WORLD SUPERSPORT: Kenan Sofuoglu (Hannspree Ten Kate Honda) now has only one realistic championship challenger, Eugene Laverty (Parkalgar Honda) after the accident suffered by Joan Lascorz (Kawasaki Motocard.com) at Silverstone. Laverty has scored a fabulous six wins so far, but he is still behind three-time race winner Sofuoglu, by 17 points. In fourth place ParkinGO Triumph BE-1's Chaz Davies is 43 points ahead of his closest challenger, Gino Rea (Intermoto Czech Honda) who scored his first podium last time round at Silverstone. Robbin Harms (Harms Benjan Racing Honda) is close behind Rea, with David Salom also right in there for fifth, on his Triumph. Michele Pirro (Hannspree Ten Kate Honda) will come back into the fray after suffering injury at the Brno round and missing out on the Silverstone round.
SUPERSTOCK 1000: Ayrton Badovini (BMW Motorrad Italia STK) carried off the overall FIM Cup last time out at Silverstone, but at the home country of his machine's manufacturer he will be out to keep his perfect win record intact. Second place in the championship is still a very live fight, with Maxime Berger (Ten Kate Racing Junior Honda), Michele Magnoni (Bevilacqua Corse Honda), Andrea Antonelli (Team Lorini Honda), Davide Giugliano (Team06 Suzuki) and Loris Baz (MRS Yamaha) all set to try and claim runner-up spot by season's end.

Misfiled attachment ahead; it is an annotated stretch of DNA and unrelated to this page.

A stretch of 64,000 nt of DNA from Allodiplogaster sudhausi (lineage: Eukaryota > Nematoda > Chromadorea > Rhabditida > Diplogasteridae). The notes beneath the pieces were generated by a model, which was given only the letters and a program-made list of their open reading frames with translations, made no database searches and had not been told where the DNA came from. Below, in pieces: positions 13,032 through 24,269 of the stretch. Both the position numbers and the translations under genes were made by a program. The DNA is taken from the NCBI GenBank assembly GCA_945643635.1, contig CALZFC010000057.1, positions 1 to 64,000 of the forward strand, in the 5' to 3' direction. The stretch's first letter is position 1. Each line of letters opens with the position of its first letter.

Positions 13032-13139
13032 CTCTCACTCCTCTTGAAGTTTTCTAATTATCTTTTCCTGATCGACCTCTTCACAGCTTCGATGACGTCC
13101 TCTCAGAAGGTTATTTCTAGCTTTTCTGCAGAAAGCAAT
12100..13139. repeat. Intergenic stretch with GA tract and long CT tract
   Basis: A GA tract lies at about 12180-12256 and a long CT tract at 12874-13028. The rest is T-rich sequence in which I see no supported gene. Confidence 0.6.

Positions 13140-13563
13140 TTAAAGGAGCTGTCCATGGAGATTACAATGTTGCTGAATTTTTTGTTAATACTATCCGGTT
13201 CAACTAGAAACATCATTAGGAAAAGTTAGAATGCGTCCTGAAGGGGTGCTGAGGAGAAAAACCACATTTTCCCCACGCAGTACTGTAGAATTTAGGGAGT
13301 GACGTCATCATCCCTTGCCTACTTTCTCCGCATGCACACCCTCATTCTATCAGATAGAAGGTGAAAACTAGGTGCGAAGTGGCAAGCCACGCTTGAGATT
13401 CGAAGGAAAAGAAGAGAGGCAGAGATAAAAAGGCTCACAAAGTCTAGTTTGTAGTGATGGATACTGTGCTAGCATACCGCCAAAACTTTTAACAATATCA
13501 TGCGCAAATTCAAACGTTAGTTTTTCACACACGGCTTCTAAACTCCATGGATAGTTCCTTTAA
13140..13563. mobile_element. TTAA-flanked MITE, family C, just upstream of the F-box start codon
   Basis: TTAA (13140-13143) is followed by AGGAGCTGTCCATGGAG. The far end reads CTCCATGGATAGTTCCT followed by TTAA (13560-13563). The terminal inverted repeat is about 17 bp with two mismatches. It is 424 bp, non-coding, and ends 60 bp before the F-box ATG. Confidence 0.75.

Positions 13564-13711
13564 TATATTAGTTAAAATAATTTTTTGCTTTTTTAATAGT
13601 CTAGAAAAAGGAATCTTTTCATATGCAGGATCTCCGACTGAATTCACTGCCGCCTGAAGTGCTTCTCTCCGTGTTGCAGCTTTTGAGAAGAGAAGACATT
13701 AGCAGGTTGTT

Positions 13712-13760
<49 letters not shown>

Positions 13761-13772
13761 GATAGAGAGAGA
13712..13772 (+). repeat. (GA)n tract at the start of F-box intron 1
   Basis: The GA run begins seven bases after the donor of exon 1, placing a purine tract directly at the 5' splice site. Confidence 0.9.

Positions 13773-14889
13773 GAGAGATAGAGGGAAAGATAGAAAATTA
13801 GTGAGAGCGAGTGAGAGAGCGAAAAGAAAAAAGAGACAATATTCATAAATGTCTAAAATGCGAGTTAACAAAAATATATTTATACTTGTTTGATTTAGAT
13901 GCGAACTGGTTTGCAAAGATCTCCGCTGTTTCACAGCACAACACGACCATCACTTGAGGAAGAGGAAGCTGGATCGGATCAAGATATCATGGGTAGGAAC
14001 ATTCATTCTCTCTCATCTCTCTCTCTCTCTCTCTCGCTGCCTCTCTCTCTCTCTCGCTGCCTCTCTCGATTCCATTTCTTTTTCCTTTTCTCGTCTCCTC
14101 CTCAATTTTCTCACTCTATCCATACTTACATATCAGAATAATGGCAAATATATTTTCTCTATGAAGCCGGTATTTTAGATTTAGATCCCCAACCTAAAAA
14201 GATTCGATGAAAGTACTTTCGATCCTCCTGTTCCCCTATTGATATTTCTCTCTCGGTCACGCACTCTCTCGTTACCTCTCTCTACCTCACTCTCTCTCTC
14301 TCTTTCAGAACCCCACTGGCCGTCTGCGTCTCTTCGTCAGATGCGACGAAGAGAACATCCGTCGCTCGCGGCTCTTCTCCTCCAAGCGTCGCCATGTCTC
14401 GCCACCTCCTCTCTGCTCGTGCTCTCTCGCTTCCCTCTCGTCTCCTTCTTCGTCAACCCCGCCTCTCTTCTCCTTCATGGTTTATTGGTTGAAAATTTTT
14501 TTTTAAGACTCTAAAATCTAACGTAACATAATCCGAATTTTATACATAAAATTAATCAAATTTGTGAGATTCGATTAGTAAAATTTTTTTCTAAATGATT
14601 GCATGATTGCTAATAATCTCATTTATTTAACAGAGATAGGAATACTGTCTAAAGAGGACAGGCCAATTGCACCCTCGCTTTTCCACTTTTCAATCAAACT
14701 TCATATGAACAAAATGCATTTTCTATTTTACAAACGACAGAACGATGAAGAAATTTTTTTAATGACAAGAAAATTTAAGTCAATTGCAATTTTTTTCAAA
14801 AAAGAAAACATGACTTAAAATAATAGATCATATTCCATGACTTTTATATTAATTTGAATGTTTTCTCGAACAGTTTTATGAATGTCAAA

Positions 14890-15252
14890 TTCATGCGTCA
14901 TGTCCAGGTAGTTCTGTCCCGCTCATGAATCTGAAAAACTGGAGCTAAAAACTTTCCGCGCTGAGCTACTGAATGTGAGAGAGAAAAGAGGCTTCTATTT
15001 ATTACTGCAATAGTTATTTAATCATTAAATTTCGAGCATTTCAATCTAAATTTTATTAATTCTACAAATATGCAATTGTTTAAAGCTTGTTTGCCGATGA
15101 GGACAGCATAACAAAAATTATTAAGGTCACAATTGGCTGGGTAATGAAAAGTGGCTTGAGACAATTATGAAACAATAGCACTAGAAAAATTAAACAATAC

SUPERSTOCK 600: Jeremy Guarnoni (MRS Racing Yamaha) leads his fellow Frenchman Florian Marino (Ten Kate Junior Racing Honda) by 26 points, with only these two riders in the final fight for the championship now. Federico D'Annunzio (Martini Corse Yamaha) no scored last time out but is still third, on the same 70 points total as his team-mate Dino Lombardi.
TRIUMPH PARKINGO SERIES: The single make Triumph ParkinGO European Series continues apace in Germany, featuring identical Triumph Street Triple R machines, raced by a mix of experienced and amateur riders. The challenge of the Nurburgring is one that all the riders are eagerly anticipating, especially championship leader Fabrizio Perotti, who could win the title this time out if results go his way. Two rounds remain, at the Nurburgring and then the season finale at Magny-Cours on October 3rd.
THE CIRCUIT: The modern-day Nurburgring is a very different one from the nearby 20th century classic, the 'Nordschleife'. Nevertheless, the 5.137km circuit that welcomes WSBK racing this weekend still has plenty of elevation changes, fast and slow corners and overtaking opportunities. WSBK racing first started at the Nurburgring in 1998 and 1999, and returned in 2008 and 2009. High drama and close competition have been the keynotes of recent races at this venue, although being located in the Eifel Mountains the track can be subject to rapid and sometimes extreme changes in weather conditions.